Tuesday, 20 January 2015

Hun Sen’s Hitler and Viet Concoction

“Speaking frankly, I learned from Hitler. Germany, after World War I, was not allowed by the international community to have more than 100,000 soldiers, but the Nazis and Hitler did whatever so they could wage World War II.”

National military police commander General Sao Sokha, 16 January 2015, The Cambodia Daily

“I learned from the Vietnamese guerrillas to take small numbers to fight against the big, but that cannot be for winning, but to destroy them. If we want to win, we have to take big numbers to fight against the small.”

National military police commander General Sao Sokha, 16 January 2015, The Cambodia Daily

“I do not have any duty to clarify this [the Veng Sreng shooting] for anyone [because an investigation has already been carried out.”

Defence Minister Tea Banh, 5 January 2015, The Phnom Penh Post

“His Excellency Deputy Prime Minister [Sar Kheng] agrees to go to answer questions in the National Assembly over the incident on Veng Sreng provided that [National Assembly President] Samdech Heng Samrin summons. But he believes that opposition leaders Sam Rainsy and Kem Sokha, and ‘NGO leaders’ need to ‘clarify’ their role in the bloodshed.”

Interior Ministry spokesman Khieu Sopheak, 12 January 2015, The Phnom Penh Post

“It is normal [to send forces armed with AK-47s to face the Veng Sreng slaying commemoration march on 4 January 2015] since ‘armed forces’ are equipped with weapons. We use the weapons to protect people’s lives, including those people who were marching.”

Military police spokesman General Kheng Tito, 5 January 2015, The Cambodia Daily

Whatever the newly-found culture of dialogue means to Hun Sen, it is clear he well prepares himself and his mob for it. Sao Sokha, a self-confessed disciple of Hitler, is more than ready. A lesson he learns from Hitler is to do “whatever it takes” to make wars, including psychopathic savage to shoot at unarmed civilians. Hitler does this rather well, so does Sao Sokha. There is a slight difference, however. Hitler does not target his own race; but Sao Sokha does; and so does Pol Pot.

Sao Sokha also learns from the Viets, and applies it well to destroy opponents and win. He has done it so well that Vietnam rewards the CPP government with a $2.2 million building to house the Cambodian police academy, to be followed later by another building for a military history institute.

Momentarily, after the 2013 elections the Hitler and Viet tactics appear non-applicable. Continual demonstrations against the election outcomes grow larger and larger, which must be too overwhelming for Hun Sen; he stays away from his golf course for months. The proclaimed election “victory” is not celebrated at major ministries as it usually is. A reliable source claims the CPP actually gets less than 40 seats in the elections. The crushing defeat and hundreds of thousand demonstrators must shake Hun Sen’s nerve; he is no longer certain who have really voted for him after spending huge amounts of cash for election rallies and buying votes.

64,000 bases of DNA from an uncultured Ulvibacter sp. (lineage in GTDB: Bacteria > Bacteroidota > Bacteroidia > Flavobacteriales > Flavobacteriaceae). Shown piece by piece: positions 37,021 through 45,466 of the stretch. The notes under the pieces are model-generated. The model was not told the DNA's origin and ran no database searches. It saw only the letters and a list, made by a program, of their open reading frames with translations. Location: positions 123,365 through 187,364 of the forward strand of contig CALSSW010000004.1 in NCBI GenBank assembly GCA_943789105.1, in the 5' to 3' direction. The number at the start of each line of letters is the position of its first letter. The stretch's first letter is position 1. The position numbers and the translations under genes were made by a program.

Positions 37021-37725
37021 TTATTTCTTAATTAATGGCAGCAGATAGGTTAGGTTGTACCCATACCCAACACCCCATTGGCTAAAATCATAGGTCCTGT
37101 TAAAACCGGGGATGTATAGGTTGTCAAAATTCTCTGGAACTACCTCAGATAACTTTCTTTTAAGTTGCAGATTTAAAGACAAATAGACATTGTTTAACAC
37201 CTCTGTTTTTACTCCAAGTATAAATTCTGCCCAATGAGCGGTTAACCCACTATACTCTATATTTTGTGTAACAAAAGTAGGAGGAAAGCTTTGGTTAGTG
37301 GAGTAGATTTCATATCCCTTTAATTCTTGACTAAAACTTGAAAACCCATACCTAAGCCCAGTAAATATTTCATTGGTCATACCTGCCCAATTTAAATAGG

Only a quick trip to Hanoi at the end of December 2013 pumps Hun Sen up; he returns to implement the Viet destruction tactics with gusto. Sao Sokha forces fire indiscriminately at Veng Sreng demonstrators and bystanders, killing 5 and injuring at least 42. Since then street protests, whether political or industrial, are much smaller in size, allowing Sao Sokha to apply the second prong of his Viet tactics – taking big numbers of his armed forces to face any smaller crowd of protestors. Indeed, he achieves the ultimate winner’s trophy.

The consolation prize for his opponents is a culture of dialogue and a few honorific titles and positions. It is uncertain how these prizes are going to work, though. Tea Banh says he has no duty to explain anything about the shooting. Sar Kheng is prepared to say something, but he expects his opponents to come clean. And Kheng Tito remains adamant it is normal to bring weapons to any public gathering to protect all, including those they are prepared to shoot dead. With or without dialogue, gunfire remains an option.

Suitably, CNRP is not in a rush to dialogue for a release of its jailed politicians, let alone other victims of land rights abuse and activist monks who are also in jail. It says it will not partake in a planned month-long continuous demonstration demanding a release of all the jailed 19, but some speeches are possible.

Well, the Hitler and Viet concoction has worked rather well for the winners. Is there a reason to change anything?

Ung Bun Ang

Parthian Shot

It takes Sao Sokha three days to clarify he is not Hitler. However, he confirms that he is only savage enough for his own people, which raises a further question: why Cambodian “strongmen” enjoy abusing only their own kind?

“The killing of people and the racism and persecution of another religion is what Hitler did… I neither admire him nor follow him, and I am not saying my subordinates should either. I am not Hitler.”

National military police commander Sao Sokha, 19 January 2015, The Phnom Penh Post

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Pseng-Pseng is published on the tenth, twentieth, and thirtieth day of every month. Previous issues are archived at pseng-pseng.blogspot.com

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